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Reviewed by Asher Syed for Readers' Favorite
Under a Cloud of Sails by Winston “Win” Williams is the author's memoir chronicling a roller coaster ride of a life with literal highs and devastating lows. Williams begins with a background of his childhood and transitions into teen years where a summer in Nantucket creates the springboard that launches a lifelong passion for sailing. Williams becomes more and more entrenched in sailing life and his experiences on and below deck, and through both remote and known territories, give rise to some extraordinary ordeals. The discovery of the anchor of the HMS Bounty, quarantine, the loss of crewmembers, crocodiles, isolated tribes, and a potential entanglement with kidnapped children are just the tip of the iceberg. Before the age of thirty, he is captaining a schooner, but his trajectory is almost immediately halted for decades as he marries a much younger Filipina in Manila, becomes a father, and then falls into a pattern of addiction that derails his life in its near entirety.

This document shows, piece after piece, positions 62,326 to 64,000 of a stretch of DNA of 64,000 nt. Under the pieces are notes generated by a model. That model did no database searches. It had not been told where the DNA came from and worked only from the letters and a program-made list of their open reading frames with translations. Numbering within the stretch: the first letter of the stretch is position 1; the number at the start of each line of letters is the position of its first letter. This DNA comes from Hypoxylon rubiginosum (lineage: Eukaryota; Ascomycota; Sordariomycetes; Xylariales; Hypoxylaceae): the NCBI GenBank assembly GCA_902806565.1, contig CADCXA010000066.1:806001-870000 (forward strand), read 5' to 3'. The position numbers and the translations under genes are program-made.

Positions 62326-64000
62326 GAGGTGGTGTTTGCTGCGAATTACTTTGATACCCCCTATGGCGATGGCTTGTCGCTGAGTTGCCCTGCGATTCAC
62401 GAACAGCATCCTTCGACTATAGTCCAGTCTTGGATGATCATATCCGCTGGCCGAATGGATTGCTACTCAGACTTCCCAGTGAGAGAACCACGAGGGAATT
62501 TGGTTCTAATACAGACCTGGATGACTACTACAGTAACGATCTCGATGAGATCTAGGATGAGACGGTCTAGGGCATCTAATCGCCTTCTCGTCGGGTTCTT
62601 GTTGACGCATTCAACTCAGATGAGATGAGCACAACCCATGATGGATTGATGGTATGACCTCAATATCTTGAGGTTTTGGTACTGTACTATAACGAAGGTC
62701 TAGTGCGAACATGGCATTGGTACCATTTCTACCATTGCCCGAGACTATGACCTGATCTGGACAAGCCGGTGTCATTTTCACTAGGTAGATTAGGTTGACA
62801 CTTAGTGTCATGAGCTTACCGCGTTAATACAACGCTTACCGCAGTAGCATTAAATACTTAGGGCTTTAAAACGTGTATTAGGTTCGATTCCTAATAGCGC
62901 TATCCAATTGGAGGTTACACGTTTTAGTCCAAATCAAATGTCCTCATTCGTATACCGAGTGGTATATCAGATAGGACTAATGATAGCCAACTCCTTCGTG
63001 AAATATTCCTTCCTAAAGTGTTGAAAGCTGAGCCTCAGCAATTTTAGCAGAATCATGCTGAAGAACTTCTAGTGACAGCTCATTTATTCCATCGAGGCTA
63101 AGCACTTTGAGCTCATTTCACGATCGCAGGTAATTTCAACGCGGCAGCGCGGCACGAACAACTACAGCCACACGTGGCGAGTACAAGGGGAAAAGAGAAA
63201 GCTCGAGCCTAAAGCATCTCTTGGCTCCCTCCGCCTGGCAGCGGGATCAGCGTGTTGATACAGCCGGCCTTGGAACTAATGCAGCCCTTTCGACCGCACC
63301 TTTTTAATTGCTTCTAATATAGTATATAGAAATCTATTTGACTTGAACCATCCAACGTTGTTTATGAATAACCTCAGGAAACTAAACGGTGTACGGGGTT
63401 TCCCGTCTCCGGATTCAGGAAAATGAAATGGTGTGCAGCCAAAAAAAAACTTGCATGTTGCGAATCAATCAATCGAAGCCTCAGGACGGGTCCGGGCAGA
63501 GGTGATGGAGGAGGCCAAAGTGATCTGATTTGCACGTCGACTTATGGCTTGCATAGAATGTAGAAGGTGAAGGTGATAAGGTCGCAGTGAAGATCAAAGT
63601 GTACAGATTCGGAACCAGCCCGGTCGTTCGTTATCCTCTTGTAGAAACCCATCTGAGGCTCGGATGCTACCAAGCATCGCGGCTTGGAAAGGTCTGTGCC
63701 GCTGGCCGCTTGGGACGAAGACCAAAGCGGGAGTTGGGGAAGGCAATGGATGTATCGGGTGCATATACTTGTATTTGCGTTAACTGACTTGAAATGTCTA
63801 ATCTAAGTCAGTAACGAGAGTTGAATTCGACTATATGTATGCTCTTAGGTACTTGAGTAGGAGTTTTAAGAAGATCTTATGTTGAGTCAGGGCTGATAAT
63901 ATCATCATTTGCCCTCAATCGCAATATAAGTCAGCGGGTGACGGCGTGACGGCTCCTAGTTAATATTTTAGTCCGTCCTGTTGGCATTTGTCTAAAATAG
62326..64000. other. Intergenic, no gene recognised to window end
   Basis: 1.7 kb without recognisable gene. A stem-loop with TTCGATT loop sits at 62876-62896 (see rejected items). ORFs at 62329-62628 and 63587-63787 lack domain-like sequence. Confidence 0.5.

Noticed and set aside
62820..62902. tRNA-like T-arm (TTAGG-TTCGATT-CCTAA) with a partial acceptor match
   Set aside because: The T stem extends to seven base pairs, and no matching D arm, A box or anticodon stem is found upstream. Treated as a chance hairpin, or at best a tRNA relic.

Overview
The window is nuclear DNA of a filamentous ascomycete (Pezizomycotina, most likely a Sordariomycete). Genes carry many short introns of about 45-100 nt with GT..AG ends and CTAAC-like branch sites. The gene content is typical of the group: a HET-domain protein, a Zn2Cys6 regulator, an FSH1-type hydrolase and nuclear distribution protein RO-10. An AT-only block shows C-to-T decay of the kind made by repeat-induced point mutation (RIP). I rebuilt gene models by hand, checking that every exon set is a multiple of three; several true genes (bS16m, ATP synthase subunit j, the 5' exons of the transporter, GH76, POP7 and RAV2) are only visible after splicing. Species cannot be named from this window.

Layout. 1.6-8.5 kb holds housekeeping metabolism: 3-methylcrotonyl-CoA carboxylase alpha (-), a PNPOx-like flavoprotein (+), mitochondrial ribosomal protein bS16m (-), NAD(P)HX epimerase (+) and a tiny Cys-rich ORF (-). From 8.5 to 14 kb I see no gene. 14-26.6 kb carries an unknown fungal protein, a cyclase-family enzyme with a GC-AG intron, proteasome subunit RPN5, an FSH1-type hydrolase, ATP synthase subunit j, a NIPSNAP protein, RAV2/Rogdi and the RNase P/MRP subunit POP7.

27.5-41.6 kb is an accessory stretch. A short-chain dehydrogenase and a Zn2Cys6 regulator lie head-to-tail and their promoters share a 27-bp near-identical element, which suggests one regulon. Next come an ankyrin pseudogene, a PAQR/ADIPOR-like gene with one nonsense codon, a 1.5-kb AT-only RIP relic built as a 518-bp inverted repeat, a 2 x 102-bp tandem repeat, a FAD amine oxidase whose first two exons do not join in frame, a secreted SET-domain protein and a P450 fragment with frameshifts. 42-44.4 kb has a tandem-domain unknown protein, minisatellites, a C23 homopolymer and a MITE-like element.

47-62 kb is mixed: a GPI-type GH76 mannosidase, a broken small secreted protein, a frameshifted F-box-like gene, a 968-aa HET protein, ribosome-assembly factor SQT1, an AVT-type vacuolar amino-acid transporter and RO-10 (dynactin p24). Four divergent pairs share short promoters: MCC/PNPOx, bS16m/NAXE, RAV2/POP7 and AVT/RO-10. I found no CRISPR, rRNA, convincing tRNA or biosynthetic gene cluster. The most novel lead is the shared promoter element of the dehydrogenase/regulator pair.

Winston Williams has certainly lived in a way worthy of a memoir and Under a Cloud of Sails does well in documenting the intricacies of a man who seems to always be in pursuit of something larger. Where the first part of the book zones in on his youth, the latter half offers a full immersion into the psyche of a usually but not always functioning alcoholic. For me, the most poignant part of Williams' story is the moment he finally accepts he has an addiction that will require a firm intervention. Imagining a man who has weathered squalls sitting on the floor, destroyed by an entirely different type of drenching, was not easy to read. Still, it is Williams' raw honesty and recognition that allows us to see how his journey toward sobriety was hard-won. To go from captaining a vessel to mopping a church floor and not granting shame the opportunity to shake him is a testament to his humility. I am reminded of a quote by Austin O'Malley on the mindfulness of humility: “The gale that breaks the pine does not bruise the violet.” Williams has in his life been both the pine and the violet, but it is his reconnection with his children, his acceptance of who he is and what he's done, and his confidence to get back up and pursue a dream once more that makes this book more than just a travel memoir.